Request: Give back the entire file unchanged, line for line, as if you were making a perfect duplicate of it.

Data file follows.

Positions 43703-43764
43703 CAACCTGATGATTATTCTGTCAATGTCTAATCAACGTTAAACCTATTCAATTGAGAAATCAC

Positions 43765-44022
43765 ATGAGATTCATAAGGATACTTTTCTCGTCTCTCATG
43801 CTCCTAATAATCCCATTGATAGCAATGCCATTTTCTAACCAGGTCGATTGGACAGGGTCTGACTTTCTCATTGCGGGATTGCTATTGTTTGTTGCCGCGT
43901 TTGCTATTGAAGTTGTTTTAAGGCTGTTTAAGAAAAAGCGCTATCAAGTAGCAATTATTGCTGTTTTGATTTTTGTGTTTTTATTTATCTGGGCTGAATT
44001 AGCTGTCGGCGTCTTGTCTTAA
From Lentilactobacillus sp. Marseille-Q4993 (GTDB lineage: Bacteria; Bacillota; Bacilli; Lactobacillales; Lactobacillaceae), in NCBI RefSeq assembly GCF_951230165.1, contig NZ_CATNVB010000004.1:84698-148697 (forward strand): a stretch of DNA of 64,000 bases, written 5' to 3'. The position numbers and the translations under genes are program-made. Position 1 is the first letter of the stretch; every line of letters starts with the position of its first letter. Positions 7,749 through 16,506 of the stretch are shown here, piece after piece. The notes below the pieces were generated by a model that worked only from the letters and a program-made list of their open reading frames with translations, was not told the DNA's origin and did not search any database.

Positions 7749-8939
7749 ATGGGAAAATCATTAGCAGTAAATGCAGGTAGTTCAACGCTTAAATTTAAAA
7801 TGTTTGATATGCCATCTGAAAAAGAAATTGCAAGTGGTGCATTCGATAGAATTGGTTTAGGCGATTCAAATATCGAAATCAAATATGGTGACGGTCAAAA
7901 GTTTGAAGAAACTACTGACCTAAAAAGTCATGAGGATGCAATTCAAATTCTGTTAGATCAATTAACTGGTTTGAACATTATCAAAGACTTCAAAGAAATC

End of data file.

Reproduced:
Positions 43703-43764
43703 CAACCTGATGATTATTCTGTCAATGTCTAATCAACGTTAAACCTATTCAATTGAGAAATCAC

Positions 43765-44022
43765 ATGAGATTCATAAGGATACTTTTCTCGTCTCTCATG
43801 CTCCTAATAATCCCATTGATAGCAATGCCATTTTCTAACCAGGTCGATTGGACAGGGTCTGACTTTCTCATTGCGGGATTGCTATTGTTTGTTGCCGCGT
43901 TTGCTATTGAAGTTGTTTTAAGGCTGTTTAAGAAAAAGCGCTATCAAGTAGCAATTATTGCTGTTTTGATTTTTGTGTTTTTATTTATCTGGGCTGAATT
44001 AGCTGTCGGCGTCTTGTCTTAA
From Lentilactobacillus sp. Marseille-Q4993 (GTDB lineage: Bacteria; Bacillota; Bacilli; Lactobacillales; Lactobacillaceae), in NCBI RefSeq assembly GCF_951230165.1, contig NZ_CATNVB010000004.1:84698-148697 (forward strand): a stretch of DNA of 64,000 bases, written 5' to 3'. The position numbers and the translations under genes are program-made. Position 1 is the first letter of the stretch; every line of letters starts with the position of its first letter. Positions 7,749 through 16,506 of the stretch are shown here, piece after piece. The notes below the pieces were generated by a model that worked only from the letters and a program-made list of their open reading frames with translations, was not told the DNA's origin and did not search any database.

Positions 7749-8939
7749 ATGGGAAAATCATTAGCAGTAAATGCAGGTAGTTCAACGCTTAAATTTAAAA
7801 TGTTTGATATGCCATCTGAAAAAGAAATTGCAAGTGGTGCATTCGATAGAATTGGTTTAGGCGATTCAAATATCGAAATCAAATATGGTGACGGTCAAAA
7901 GTTTGAAGAAACTACTGACCTAAAAAGTCATGAGGATGCAATTCAAATTCTGTTAGATCAATTAACTGGTTTGAACATTATCAAAGACTTCAAAGAAATC